Radon gas

Radon is a naturally occurring, radioactive gas. All homes have some radon gas in the atmosphere, however, if it exceeds a certain level, it can be dangerous. This page looks at how you can test radon levels in your home and what you can do to reduce them.

What is radon gas?

Radon is the biggest source of radiation in our lives and is found at varying levels across Britain. A naturally occurring, radioactive gas, it's formed by the breakdown of uranium found in all soil and rocks. Outdoors, it disperses harmlessly into the air, but once it finds its way indoors, through gaps and cracks in floors and walls, it may build up to potentially harmful levels.

What are the dangers?

As radon decays, it releases tiny radioactive particles into the atmosphere which, when breathed in, can damage the lungs. Exposure to high levels of radon gas causes a higher risk of lung cancer. If you smoke, these risks are greatly increased.

Am I at risk?

Certain areas of the country with high radon levels have been designated Radon Affected Areas, and anyone living in these areas is advised to test their homes for radon and take steps to reduce levels if necessary. Detailed maps can be found in the publication available from the Health Protection Agency (HPA) website.

However, there's no easy way to tell whether your home is likely to have high levels of radon gas, as this depends on many factors, so even if you live outside these areas, it's a good idea to test to be on the safe side.

How much is too much?

The 'action level' set by the Health Protection Agency is ten times the average level. If the amount of radon in your home exceeds the action level, you are advised to do something to decrease it. Even if the amount is below the action level, you may wish to reduce it further, as studies have found that exposure at lower levels can still increase the risk of lung cancer.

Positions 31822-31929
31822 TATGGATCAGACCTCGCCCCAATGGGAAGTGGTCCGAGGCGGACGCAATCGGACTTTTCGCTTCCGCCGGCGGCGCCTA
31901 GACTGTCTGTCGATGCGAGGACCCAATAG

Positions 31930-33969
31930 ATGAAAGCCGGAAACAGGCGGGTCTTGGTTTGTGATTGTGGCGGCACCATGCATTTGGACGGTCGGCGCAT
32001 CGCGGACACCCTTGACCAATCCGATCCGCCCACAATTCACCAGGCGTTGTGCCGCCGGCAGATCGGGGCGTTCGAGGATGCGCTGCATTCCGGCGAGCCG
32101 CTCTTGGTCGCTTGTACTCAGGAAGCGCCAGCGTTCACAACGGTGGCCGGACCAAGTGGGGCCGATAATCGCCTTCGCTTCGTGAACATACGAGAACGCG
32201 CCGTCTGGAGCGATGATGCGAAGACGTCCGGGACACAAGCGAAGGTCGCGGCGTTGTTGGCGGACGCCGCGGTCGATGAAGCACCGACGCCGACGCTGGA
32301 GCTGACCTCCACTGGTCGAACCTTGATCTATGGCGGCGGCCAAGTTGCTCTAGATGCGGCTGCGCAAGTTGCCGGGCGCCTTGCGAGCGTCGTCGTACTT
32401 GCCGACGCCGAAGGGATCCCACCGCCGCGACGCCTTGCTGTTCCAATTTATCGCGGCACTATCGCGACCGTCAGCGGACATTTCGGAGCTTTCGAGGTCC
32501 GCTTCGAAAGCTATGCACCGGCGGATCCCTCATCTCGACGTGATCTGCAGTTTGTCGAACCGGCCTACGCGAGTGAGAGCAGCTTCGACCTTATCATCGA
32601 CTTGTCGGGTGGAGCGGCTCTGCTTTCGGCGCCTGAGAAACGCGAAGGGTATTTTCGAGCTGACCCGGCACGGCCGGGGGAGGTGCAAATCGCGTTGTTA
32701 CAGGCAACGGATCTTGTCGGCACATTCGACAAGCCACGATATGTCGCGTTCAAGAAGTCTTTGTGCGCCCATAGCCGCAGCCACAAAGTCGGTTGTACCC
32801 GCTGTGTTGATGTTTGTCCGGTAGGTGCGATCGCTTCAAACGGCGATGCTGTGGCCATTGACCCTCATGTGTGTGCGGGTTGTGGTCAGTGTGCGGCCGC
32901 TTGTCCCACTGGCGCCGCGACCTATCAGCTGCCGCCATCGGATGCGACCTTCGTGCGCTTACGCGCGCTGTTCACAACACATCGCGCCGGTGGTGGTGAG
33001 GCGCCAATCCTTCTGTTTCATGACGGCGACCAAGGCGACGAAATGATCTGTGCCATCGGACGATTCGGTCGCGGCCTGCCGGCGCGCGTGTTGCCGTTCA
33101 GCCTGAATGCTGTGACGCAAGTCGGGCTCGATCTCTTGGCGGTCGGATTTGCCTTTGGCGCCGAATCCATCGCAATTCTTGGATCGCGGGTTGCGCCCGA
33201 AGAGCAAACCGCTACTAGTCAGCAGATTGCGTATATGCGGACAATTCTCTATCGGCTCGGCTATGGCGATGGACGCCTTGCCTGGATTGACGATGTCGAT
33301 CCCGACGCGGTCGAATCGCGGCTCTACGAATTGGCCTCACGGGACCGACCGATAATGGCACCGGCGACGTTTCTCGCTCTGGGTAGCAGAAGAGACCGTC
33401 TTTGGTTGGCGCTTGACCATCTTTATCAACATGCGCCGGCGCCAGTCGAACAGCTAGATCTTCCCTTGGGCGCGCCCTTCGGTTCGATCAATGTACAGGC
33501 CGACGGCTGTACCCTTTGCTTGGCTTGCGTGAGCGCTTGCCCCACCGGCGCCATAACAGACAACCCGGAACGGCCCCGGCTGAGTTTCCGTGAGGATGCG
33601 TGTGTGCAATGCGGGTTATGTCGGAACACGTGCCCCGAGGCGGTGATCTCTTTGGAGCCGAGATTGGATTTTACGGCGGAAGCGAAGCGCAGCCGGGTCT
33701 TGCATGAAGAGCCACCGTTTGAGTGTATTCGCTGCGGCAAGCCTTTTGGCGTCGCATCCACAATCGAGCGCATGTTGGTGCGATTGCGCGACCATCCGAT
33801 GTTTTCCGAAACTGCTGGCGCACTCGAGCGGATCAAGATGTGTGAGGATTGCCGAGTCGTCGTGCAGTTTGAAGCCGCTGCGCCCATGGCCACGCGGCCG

What can I do if radon levels in my home are too high?

The most effective way of reducing radon levels is to prevent the gas getting into your home in the first place. The best way to do this is by extracting the gas from underneath the floor before it can seep upwards. If your home has a solid floor, a sump can be installed to extract the radon from beneath the house and expel it harmlessly outside. If your home has spaces underneath the floor, these can be ventilated using airbricks or a small electric fan.

Keeping your home well ventilated may also help, but will not reduce levels significantly.

How much will it cost?

A fan will set you back around £100-£150 and a sump £500-£700. Fans and sumps then cost around £50 a year to run.

What if I rent my home?

If you rent your home and are concerned about radon gas, you should speak to your landlord about it and ask them to test the property for you. If they refuse, you may have to buy a radon detection pack yourself to test your home. If the amount of radon in your home is above the action level, it's up to your landlord to do something to reduce it, just as it's up to them to deal with any structural disrepair problems. You can find out more here about getting repairs done if you rent from a private landlord or from the council or a housing association.

If you rent your home privately and your landlord is refusing to do anything about the problem, you may be able to get help from the council's environmental health department, as high levels of radon gas can be seen as a 'statutory nuisance', harmful to your health.

Where can I find out more?

You can find more information and advice on dealing with radon gas from the Building Research Establishment (BRE).

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Last updated: 29 December 2014

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